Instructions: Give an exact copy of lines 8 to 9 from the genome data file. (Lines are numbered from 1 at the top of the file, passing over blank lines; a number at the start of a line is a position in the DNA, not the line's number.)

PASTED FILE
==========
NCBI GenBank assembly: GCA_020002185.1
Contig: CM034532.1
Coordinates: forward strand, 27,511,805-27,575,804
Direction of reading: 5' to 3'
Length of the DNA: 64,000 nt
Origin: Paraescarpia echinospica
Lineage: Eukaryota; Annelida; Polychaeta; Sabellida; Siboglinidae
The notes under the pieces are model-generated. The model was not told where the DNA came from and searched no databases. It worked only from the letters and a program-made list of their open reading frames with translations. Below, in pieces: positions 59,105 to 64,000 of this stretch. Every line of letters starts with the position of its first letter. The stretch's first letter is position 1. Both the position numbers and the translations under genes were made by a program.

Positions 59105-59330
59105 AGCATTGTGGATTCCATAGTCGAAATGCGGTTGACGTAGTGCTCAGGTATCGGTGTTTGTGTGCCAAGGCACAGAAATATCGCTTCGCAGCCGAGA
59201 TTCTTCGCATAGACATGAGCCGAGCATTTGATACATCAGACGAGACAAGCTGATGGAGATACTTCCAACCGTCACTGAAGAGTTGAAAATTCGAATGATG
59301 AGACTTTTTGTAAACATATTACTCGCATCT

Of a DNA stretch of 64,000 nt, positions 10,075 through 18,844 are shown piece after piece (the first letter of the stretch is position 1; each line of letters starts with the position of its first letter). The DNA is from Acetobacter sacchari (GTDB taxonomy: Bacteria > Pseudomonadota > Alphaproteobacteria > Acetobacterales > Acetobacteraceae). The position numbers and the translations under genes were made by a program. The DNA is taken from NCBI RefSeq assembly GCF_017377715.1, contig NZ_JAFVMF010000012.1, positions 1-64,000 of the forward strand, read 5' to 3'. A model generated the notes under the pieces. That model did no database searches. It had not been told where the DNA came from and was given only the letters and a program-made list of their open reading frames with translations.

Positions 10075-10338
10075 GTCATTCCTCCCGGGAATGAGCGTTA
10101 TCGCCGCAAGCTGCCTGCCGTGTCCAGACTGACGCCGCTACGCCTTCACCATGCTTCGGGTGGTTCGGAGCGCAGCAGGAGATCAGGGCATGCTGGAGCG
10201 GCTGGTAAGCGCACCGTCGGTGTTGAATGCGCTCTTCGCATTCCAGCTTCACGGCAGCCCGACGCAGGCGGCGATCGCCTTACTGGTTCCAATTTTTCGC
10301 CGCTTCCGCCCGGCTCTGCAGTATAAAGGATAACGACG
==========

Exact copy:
The notes under the pieces are model-generated. The model was not told where the DNA came from and searched no databases. It worked only from the letters and a program-made list of their open reading frames with translations. Below, in pieces: positions 59,105 to 64,000 of this stretch. Every line of letters starts with the position of its first letter. The stretch's first letter is position 1. Both the position numbers and the translations under genes were made by a program.

Positions 59105-59330